“Since Jerusalem is at the intersection of these three great continents, it is easy to understand how the three can represent the three portions of the known world coming together to pay homage.

“There is, then, the depiction of an extraordinary hope: the peoples of the earth coming together united in their recognition of what’s important, all offering gifts to the ruler of the universe.”

Epiphany, therefore, is also a season of hope. Hope in the birth of a poor child, a refugee whose family must flee a brutal king. Hope in this child’s life as he grows up, is baptized and anointed as God’s own. Hope in his teachings of love, compassion, welcome, healing, and forgiveness.

Discovery, hope, and light are the essence Epiphany. As followers of Jesus, we are called to revel in the discovery, live in the hope, and joyfully share the light. We can discover new ways to worship and serve. We can earnestly hope and work for peace and healing. We can let Christ’s light flow through us to brighten the communities around us.

“Let your light so shine before others, that people will see your good works and give glory to God.” — Matthew 5:16.

Richard Felton

Executive Director and CEO, The Episcopal Network for Stewardship
"I Live As Though There Will Be No Tomorrow..."
Janani Luwum was born in 1922 at Acholi in Uganda, near the Sudanese border. After his early years as a teacher and lay reader in Gulu, he was sent to St. Augustine’s College, Canterbury. He was ordained priest in 1956 and returned to Uganda to assume responsibility for twenty-four congregations. After several years of service that included work at a local theological college, Luwum returned to England on scholarship for further study at the London College of Divinity.

In 1969, Luwum became Bishop of Northern Uganda, where he was a faithful visitor to his parishes as well as a growing influence at international gatherings of the Anglican Communion. In 1974, he was elected Archbishop of the Church of Uganda, Rwanda, Burundi, and Boga-Zaire.

Luwum’s new position brought him into direct contact and eventual confrontation with the Ugandan military dictator, Idi Amin, as the Archbishop sought to protect his people from the brutality of Amin’s regime. In August of 1976, Makerere University was sacked by government troops. With Archbishop Luwum as their chair, the Christian leaders of the country drafted a strong memorandum of protest against officially sanctioned rape and murder.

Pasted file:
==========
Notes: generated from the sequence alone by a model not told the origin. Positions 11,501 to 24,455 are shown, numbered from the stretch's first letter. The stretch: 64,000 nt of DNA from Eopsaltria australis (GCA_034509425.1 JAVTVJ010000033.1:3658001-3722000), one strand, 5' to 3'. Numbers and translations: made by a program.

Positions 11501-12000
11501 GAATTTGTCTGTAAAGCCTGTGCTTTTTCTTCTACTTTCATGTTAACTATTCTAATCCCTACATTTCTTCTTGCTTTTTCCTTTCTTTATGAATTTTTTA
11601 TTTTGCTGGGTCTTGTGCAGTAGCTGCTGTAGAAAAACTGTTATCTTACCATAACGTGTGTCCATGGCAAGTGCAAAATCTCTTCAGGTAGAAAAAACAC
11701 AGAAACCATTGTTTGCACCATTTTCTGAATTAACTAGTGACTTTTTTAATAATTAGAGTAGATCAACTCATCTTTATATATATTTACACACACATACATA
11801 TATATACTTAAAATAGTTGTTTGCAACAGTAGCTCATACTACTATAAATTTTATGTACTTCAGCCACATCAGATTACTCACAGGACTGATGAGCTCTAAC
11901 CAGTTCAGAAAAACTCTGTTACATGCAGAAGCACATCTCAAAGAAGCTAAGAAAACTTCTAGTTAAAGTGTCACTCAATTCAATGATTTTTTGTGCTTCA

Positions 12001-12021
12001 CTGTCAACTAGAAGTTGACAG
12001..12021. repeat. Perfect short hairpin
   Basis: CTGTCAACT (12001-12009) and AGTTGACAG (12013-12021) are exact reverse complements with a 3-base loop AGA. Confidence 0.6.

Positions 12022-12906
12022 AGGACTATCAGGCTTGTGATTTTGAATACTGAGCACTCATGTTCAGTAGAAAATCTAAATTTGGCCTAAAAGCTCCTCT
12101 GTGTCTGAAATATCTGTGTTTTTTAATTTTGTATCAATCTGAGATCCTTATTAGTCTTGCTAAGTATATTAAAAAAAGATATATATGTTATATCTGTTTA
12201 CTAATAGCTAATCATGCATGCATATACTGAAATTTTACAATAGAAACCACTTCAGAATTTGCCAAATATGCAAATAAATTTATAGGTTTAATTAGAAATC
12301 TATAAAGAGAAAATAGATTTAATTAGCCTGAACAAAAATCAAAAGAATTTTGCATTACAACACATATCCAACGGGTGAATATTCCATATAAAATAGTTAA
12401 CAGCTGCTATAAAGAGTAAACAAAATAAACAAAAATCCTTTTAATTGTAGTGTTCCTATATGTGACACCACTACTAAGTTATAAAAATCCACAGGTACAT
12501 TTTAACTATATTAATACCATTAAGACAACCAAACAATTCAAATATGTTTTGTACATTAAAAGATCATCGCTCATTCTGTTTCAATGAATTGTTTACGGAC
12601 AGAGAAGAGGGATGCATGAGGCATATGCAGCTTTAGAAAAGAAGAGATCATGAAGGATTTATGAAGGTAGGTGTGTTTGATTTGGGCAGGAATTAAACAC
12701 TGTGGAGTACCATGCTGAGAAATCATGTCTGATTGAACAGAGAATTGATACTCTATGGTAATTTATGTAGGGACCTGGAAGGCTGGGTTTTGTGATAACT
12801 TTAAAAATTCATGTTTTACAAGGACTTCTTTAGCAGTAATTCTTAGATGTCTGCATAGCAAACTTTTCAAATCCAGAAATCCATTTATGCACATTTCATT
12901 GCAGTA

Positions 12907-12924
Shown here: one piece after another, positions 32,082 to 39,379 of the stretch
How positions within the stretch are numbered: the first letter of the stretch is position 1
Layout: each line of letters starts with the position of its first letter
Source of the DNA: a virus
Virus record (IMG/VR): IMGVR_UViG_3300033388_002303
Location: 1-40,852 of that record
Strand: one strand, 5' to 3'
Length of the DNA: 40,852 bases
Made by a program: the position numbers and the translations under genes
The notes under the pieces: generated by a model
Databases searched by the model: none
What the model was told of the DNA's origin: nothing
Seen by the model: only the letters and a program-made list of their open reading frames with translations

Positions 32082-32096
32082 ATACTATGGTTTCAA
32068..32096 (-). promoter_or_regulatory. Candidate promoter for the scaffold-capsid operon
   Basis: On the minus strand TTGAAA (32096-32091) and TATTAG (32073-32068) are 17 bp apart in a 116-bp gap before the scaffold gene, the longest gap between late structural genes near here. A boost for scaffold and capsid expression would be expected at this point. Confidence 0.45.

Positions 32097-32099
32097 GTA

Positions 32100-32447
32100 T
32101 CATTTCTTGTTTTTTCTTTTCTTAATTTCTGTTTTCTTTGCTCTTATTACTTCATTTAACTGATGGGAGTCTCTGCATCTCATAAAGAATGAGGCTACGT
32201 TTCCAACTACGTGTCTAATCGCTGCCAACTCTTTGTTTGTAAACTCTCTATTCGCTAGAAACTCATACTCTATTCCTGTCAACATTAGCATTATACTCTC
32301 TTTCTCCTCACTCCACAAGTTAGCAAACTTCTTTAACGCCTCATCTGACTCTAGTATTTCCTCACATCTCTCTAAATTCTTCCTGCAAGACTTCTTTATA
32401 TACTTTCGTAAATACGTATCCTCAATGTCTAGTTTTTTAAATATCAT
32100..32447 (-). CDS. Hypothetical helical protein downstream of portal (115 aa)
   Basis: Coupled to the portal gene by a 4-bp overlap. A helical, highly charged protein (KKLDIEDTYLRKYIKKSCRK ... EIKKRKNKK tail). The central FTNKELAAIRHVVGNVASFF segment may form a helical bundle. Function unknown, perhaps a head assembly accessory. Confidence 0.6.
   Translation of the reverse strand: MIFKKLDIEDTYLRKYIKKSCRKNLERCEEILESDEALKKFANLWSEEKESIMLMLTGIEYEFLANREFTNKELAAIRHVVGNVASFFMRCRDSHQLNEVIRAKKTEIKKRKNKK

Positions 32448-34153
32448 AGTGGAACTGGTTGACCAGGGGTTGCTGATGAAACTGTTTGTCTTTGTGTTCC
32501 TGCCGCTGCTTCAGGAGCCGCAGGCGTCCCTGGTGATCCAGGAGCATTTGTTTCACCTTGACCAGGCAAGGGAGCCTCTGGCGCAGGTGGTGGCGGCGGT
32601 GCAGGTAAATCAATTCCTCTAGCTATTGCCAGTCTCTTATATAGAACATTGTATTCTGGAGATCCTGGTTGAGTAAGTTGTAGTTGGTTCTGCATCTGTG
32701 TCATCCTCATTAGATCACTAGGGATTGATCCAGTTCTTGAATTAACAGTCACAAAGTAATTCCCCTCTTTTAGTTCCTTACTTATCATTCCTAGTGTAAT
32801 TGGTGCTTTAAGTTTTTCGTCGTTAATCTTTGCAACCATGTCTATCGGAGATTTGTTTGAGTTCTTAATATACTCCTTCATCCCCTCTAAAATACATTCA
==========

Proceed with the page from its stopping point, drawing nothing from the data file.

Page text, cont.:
In early February 1977, the Archbishop’s residence was searched for arms by government security forces. On February 16, President Amin summoned Luwum to his palace. He went there, accompanied by the other Anglican bishops and by the Roman Catholic cardinal archbishop and a senior leader of the Muslim community. After being accused of complicity in a plot to murder the President, most of the clerics were allowed to leave. However, Archbishop Luwum was ordered to remain behind. As his companions departed, Luwum said, “They are going to kill me. I am not afraid.” He was never seen alive again. The following day the government announced that he had been killed in an automobile accident while resisting arrest. Only after some weeks had passed was his bullet-riddled body released to his family for burial.

Early in his confrontation with the Ugandan government, Archbishop Luwum answered one of his critics by saying, “I do not know how long I shall occupy this chair. I live as though there will be no tomorrow... While the opportunity is there, I preach the gospel with all my might, and my conscience is clear before God.”
Collect for Janani Luwum, Archbishop and Martyr

O God, whose Son the Good Shepherd laid down his life for the sheep: We give you thanks for your faithful shepherd, Janani Luwum, who after his Savior’s example gave up his life for the people of Uganda. Grant us to be so inspired by his witness that we make no peace with oppression, but live as those who are sealed with the cross of Christ, who died and rose again, and now lives and reigns with you and the Holy Spirit, one God, for ever and ever. Amen.